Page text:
December 22/29, 2015

Making Physical Activity Counseling a Priority in Clinical PracticeThe Time for Action Is Now

Author Affiliations
  • 1Stanford Prevention Research Center, Stanford University School of Medicine, Stanford, California
  • 2University of Central Florida, Orlando
  • 3Rippe Lifestyle Institute, Shrewsbury, Massachusetts
  • 4Division of Preventive Medicine, Brigham and Women’s Hospital, Harvard Medical School, Boston, Massachusetts

Copyright 2015 American Medical Association. All Rights Reserved. Applicable FARS/DFARS Restrictions Apply to Government Use.

JAMA. 2015;314(24):2617-2618. doi:10.1001/jama.2015.16244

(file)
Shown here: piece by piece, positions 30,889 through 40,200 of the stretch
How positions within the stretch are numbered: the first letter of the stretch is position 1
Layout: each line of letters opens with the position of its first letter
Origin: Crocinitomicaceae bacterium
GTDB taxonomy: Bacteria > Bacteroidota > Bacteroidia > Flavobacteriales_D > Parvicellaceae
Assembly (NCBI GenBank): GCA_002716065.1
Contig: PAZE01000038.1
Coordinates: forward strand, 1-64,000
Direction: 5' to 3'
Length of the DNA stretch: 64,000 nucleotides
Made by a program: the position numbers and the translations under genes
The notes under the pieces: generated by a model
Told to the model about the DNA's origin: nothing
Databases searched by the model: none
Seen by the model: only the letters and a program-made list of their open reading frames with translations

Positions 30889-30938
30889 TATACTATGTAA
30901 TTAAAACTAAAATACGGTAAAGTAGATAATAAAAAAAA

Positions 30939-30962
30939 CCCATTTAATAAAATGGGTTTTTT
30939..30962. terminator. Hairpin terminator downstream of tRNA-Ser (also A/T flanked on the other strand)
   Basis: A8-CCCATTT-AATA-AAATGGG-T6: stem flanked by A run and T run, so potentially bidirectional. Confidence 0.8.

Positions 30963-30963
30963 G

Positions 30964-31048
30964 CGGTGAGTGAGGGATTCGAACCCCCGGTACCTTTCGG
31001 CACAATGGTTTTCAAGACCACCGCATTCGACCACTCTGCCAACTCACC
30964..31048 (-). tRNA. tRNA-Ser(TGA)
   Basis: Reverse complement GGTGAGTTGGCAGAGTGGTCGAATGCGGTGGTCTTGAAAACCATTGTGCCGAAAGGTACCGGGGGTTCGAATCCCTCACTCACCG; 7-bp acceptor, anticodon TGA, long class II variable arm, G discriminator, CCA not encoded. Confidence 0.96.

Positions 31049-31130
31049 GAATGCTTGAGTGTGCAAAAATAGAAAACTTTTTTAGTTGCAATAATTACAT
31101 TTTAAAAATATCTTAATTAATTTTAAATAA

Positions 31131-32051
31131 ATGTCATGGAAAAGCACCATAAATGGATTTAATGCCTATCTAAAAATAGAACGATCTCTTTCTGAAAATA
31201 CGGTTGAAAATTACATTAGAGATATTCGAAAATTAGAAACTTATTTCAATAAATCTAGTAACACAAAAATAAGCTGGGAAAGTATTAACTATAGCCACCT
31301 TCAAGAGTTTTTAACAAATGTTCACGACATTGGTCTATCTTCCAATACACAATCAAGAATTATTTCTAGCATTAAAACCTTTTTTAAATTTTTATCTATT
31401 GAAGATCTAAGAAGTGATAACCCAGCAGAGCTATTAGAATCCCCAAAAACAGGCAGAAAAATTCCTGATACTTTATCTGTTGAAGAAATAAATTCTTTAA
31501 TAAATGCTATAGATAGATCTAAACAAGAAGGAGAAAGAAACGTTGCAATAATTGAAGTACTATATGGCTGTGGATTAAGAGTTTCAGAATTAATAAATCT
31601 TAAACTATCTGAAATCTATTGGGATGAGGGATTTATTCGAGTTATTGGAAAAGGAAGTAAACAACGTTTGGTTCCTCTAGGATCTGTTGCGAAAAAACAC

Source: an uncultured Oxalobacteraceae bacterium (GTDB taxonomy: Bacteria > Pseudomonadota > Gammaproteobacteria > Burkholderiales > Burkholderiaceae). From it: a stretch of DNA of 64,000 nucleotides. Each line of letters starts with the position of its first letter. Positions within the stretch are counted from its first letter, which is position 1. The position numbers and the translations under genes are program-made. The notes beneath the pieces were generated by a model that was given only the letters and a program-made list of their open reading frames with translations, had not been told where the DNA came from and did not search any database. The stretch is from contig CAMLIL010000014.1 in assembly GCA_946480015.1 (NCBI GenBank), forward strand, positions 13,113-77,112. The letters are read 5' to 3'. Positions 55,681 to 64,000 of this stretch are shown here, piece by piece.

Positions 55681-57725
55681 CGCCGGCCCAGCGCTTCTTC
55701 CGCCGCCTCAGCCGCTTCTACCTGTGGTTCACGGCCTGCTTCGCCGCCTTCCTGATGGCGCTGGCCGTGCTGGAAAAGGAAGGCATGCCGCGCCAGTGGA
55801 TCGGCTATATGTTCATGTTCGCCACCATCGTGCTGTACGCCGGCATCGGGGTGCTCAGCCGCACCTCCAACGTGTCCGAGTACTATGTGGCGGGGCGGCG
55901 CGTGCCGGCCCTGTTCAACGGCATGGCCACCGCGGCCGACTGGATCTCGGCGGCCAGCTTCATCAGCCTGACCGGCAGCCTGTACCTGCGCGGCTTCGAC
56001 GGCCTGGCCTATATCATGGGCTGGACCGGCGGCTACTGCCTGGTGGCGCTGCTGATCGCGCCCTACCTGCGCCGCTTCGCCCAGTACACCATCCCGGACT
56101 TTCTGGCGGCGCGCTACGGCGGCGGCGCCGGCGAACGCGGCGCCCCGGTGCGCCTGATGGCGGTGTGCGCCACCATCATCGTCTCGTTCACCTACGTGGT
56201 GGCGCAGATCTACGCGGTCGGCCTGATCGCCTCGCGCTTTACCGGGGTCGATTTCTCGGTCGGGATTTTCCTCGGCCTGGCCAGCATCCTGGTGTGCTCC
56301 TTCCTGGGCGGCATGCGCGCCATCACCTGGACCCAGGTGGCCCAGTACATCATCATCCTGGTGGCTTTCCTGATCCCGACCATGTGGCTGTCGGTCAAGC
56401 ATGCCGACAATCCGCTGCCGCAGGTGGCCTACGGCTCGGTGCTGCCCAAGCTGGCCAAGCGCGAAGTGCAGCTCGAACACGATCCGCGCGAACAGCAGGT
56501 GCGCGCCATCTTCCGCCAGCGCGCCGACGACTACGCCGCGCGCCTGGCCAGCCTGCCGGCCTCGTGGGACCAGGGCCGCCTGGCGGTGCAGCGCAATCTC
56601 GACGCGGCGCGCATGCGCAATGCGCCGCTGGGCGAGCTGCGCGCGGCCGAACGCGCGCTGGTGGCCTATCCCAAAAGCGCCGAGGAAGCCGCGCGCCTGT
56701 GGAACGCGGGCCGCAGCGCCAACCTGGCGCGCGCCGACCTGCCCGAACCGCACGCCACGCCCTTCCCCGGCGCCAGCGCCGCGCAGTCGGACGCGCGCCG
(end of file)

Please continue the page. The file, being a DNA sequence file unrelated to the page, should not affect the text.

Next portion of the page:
Overwhelming evidence indicates that regular physical activity is one of the most powerful health-promoting practices that physicians and other health care professionals can recommend for patients.1 For decades, scientific research has shown that regular physical activity protects against major chronic diseases, including hypertension, type 2 diabetes, obesity, heart disease, stroke, cognitive decline, selected cancers, and even depression.13 There is broad consensus within the medical and public health communities that physical activity yields wide-ranging health benefits. Moreover, no other single intervention or treatment is associated with such a diverse array of benefits.

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